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Kevin Harrison
Tony Boyd

Events have made ‘fascism’ a term of political abuse rather than one of serious ideological analysis. Moreover, self-proclaimed fascists have claimed that fascism is beyond intellectual analysis and have despised those who favour rational examination of their beliefs. However, we take fascism seriously as an ideology by examining fascist values and the concrete actions of some

in Understanding political ideas and movements
Abstract only
The British left and the rise of fascism, 1919–39

In the years between the two world wars, fascism triumphed in Italy, Germany, Spain and elsewhere, coming to power after intense struggles with the labour movements of those countries. This book analyses the way in which the British left responded to this new challenge. How did socialists and communists in Britain explain what fascism was? What did they do to oppose it, and how successful were they? In examining the theories and actions of the Labour Party, the TUC, the Communist Party and other, smaller, left-wing groups, the book explains their different approaches, while at the same time highlighting the common thread that ran through all their interpretations of fascism. The author argues that the British left has largely been overlooked in the few specific studies of anti-fascism which exist, with the focus being disproportionately applied to its European counterparts. He also takes issue with recent developments in the study of fascism, and argues that the views of the left, often derided by modern historians, are still relevant today.

Parties, ideology and culture

This book provides a clear and accessible guide to the essential features of interwar British fascism. It focuses on the various fascist parties, fascist personalities and fascist ideologies. The book also looks at British culture and develops the knowledge of undergraduate students by providing a solid source of background material on this important area of interwar British history. The focus on fascist culture throws new light on the character of native fascism and suggests a potentially rich vein of new enquiry for scholars of British fascism. The book considers the membership strength of Britain's interwar fascist parties. The ideas of racial Social-Darwinism influenced British fascism in a number of ways. To begin with, hereditarian ideas and biological determinist models contributed to the emergence of racial theories of anti-semitism. The anti-semitism of the Imperial Fascist League was of a very different order from that of the British fascism. Moreover, to Britain's fascists, artistic modernism, with its creative use of distortion, disintegrative images and general disdain for the traditional discipline of the art form, made a virtue of deformity. The search to uncover the anti-liberal and anti-capitalist pre-fascist lineage would become a highly subjective exercise in invention and take the fascists on an imaginative journey deep into the British past.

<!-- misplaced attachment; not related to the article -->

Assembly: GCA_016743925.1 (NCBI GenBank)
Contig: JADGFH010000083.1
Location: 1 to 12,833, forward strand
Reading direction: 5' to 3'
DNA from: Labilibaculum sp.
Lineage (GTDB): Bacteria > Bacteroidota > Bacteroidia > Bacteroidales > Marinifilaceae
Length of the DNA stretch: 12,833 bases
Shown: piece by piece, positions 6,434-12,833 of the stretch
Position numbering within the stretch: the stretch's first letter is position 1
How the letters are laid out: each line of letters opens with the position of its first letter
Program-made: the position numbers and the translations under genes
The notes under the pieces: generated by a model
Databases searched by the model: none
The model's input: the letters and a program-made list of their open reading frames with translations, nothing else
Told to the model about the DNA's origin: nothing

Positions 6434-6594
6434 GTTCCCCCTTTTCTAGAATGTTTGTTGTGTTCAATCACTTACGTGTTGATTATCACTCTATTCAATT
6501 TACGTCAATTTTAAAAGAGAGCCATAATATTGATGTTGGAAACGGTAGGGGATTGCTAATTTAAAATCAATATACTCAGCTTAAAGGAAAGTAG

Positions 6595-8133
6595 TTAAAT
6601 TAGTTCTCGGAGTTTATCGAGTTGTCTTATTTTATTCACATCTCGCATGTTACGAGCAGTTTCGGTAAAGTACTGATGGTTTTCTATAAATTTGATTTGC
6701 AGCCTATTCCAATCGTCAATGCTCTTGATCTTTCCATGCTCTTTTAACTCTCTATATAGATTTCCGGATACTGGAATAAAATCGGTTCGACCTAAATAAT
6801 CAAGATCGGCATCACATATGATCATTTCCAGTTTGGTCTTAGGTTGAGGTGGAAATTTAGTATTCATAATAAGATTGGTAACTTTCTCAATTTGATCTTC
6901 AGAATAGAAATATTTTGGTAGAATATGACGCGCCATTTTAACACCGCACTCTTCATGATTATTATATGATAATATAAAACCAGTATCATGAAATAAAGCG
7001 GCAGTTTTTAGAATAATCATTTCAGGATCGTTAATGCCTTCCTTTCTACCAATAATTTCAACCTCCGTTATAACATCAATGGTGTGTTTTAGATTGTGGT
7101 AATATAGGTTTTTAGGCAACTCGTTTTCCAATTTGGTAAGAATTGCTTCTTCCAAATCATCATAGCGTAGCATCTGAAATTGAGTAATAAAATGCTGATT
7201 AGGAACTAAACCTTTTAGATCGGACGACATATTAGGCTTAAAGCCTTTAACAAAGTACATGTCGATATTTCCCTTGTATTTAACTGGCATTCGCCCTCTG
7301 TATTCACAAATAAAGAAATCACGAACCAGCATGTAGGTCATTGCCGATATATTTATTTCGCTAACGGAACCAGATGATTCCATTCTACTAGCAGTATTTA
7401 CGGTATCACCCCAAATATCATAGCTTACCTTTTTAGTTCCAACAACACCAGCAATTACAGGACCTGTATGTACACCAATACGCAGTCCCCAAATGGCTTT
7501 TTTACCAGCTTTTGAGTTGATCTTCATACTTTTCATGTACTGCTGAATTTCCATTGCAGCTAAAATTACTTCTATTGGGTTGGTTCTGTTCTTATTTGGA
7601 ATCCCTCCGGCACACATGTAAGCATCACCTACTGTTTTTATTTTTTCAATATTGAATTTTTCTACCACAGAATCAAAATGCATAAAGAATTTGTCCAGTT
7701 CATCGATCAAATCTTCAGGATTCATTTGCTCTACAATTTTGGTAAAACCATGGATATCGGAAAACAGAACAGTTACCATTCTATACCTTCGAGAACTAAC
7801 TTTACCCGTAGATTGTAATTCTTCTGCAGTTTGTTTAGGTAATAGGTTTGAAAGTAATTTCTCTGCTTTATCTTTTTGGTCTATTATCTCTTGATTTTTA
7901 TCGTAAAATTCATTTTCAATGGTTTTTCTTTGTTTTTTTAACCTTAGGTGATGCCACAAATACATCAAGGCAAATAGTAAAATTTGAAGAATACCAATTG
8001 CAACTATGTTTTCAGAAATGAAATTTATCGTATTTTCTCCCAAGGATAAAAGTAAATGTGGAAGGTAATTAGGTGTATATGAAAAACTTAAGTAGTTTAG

From movement to dictatorship, 1919–26
Keith Hodgson

2 Explaining Italian fascism: from movement to dictatorship, 1919–26 First impressions Given the tumultuous events surrounding the Russian revolution and civil war, the upheavals in Eastern Europe, the situation in Germany and developments on the home front at the end of the First World War, the British left could perhaps be forgiven for not placing Italy at the top of its agenda. While the origins of Italian fascism, both intellectual and organisational, would later be intensively analysed by the British left, the actual formation of the Fasci di azione